They should never have been pulled, shotgunning is a terrible repair technique and in any case they would never cause noise as described, which is way more possible coming from bad active components, in general ICs or transistors.
    Juan Manuel Fahey

  22. #22
    Senior Member SoulFetish's Avatar
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    Quote Originally Posted by J M Fahey View Post
    Yes, they very much look like old style (say the 50`s, 60īs) ceramic caps.
    If some factory was already set up to make them that way, they would keep doing so until dies or machines broke or wore off, they would be well amortized anyway.
    Any new production line would be set up to make them the modern way, of course.

    I read them as small value ceramics, visible value being from 33pF to 100pF, *very* hard to read on a multimeter since probably cable and test leads would already show more than 100pF.
    And if user is holding probes with his hands, forget about it.

    A proper LCR meter would have them attached to some terminals, no human hands nearby, and even so might show "parasitic" 10 to 50 pF, which would have to be substracted from displayed measurement

    I have this very same model, faithfully working since the late 70īs:
    That LCR meter is a sweet unit, Fahey! I want one of those. I admit, I have a little bit of gear envy.
    (But how obnoxious is it the i look over and see the "range multiplier" switches and think "Ew! I would have to do it?" #spoiledbyautorange)
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  23. #23
    Better Tone thru Mathematics bob p's Avatar
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    I have one of these. current production, easy to find.



    https://www.bkprecision.com/products...-with-esr.html
    Attached Thumbnails Attached Thumbnails 880_front_lrg.jpg  
    "Stand back, I'm holding a calculator." - chinrest

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    Quote Originally Posted by J M Fahey View Post
    Agree.
    Ceramic tubular capacitors, number is capacitance in pF, no need to stablish units, MN may be voltage and tolerance or temperature coefficient code, donīt expect any mystery data.
    Or even plain Brand label.
    They should never have been pulled, shotgunning is a terrible repair technique and in any case they would never cause noise as described, which is way more possible coming from bad active components, in general ICs or transistors.
    Hi JMF, point taken. I thought the shotgun replacing of the mystery capacitors would be a quick experiment before I go to replacing transistors and then IC's. I thought I was onto something when they wouldn't measure any capacitance with my multimeter (and a known .1uF cap measured fine). The transistors in this are unlabelled and I can't find a schematic, so I'm not sure how to approach that problem.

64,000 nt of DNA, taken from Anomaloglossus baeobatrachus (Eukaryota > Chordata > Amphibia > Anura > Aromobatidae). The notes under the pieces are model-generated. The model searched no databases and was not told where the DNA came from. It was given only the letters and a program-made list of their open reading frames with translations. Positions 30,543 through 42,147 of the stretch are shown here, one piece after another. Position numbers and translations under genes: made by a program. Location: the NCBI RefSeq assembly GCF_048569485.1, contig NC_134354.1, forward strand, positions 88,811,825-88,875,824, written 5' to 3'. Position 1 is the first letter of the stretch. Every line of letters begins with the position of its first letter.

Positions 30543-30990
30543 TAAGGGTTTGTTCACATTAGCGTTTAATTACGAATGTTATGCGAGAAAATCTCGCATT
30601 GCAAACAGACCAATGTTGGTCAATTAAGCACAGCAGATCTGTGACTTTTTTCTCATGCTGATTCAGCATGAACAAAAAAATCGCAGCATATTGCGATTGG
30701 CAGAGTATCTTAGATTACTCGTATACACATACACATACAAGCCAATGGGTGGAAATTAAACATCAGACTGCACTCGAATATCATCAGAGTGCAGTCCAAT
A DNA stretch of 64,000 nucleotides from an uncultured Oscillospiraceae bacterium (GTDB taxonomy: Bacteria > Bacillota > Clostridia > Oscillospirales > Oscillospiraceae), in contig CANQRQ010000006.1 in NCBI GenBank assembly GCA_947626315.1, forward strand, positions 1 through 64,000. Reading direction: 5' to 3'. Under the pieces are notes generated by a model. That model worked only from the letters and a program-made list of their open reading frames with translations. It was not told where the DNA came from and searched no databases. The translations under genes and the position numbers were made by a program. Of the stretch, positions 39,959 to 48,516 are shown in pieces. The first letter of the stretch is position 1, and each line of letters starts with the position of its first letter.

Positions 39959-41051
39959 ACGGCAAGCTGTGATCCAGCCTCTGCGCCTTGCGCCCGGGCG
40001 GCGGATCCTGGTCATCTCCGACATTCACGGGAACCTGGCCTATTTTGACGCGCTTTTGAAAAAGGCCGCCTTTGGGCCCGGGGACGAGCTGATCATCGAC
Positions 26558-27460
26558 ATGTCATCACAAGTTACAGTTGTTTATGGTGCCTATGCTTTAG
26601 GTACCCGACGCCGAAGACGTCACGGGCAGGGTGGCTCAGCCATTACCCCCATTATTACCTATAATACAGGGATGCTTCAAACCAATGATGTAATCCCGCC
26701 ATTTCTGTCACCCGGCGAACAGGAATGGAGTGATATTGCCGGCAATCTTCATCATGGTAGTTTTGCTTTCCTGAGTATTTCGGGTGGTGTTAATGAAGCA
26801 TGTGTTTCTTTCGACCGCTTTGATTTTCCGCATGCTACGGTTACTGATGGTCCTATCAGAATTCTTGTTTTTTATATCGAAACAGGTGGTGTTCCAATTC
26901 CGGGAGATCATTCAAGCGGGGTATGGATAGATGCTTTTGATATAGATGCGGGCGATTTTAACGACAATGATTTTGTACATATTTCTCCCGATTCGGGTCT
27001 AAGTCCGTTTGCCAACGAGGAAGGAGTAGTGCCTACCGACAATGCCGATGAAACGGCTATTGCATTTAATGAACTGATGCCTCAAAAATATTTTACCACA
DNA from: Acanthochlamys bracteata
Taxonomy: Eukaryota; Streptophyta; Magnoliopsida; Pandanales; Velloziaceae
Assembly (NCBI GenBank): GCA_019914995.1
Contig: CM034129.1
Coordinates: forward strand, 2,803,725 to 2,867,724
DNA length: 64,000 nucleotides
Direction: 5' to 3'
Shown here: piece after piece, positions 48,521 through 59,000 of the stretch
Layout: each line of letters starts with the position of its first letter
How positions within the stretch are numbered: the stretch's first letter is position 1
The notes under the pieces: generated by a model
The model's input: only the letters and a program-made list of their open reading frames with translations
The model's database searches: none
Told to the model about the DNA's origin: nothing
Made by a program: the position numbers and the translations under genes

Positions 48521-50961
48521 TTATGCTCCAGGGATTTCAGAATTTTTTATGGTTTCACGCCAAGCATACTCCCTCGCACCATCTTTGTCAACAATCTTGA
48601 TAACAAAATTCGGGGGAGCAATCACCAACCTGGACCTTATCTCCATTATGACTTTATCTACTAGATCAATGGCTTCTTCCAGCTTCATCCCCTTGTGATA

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  25. #25
    Old Timer Tom Phillips's Avatar
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    Quote Originally Posted by waspclothes View Post
    Hi JMF, point taken. I thought the shotgun replacing of the mystery capacitors would be a quick experiment before I go to replacing transistors and then IC's...
    The usual troubleshooting technique is to isolate the problem to a certain area of the circuit. Granted, that is hard to do if you don't have a schematic and are not familiar with the circuit in your amp. In post number 1 you said the equipment was a Carlsboro solid state amp. I suggest that we start by getting the complete model number and photos of the amp so the group can try to find a schematic.

    Once we know more about the circuit then we can do troubleshooting to determining if various controls affect the noises. In addition, we can do various simple things to interrupt the signal path and/or dump the signal to ground with a temporary capacitor in certain places in the circuit and observe how that affects the noises. (Caution: Don't try this until you really understand the technique) Other things are thumping, poking & prodding, freeze spray, heat gun, pot, switch & connection cleaning and detailed visual inspection. The goal is to narrow down the section of the circuit where the noise is originating and all this comes before shotgun parts replacement.

    Cheers,
    Tom
    Last edited by Tom Phillips; 09-04-2017 at 06:00 AM.
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  26. #26
    Old Timer J M Fahey's Avatar
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    Excellent advice and the way to go.

    So far we know nothing, "Carlsbro SS amplifier" covers way too much, we need some focusing.
    Post model, whatever is written on the backpanel, plus some pictures: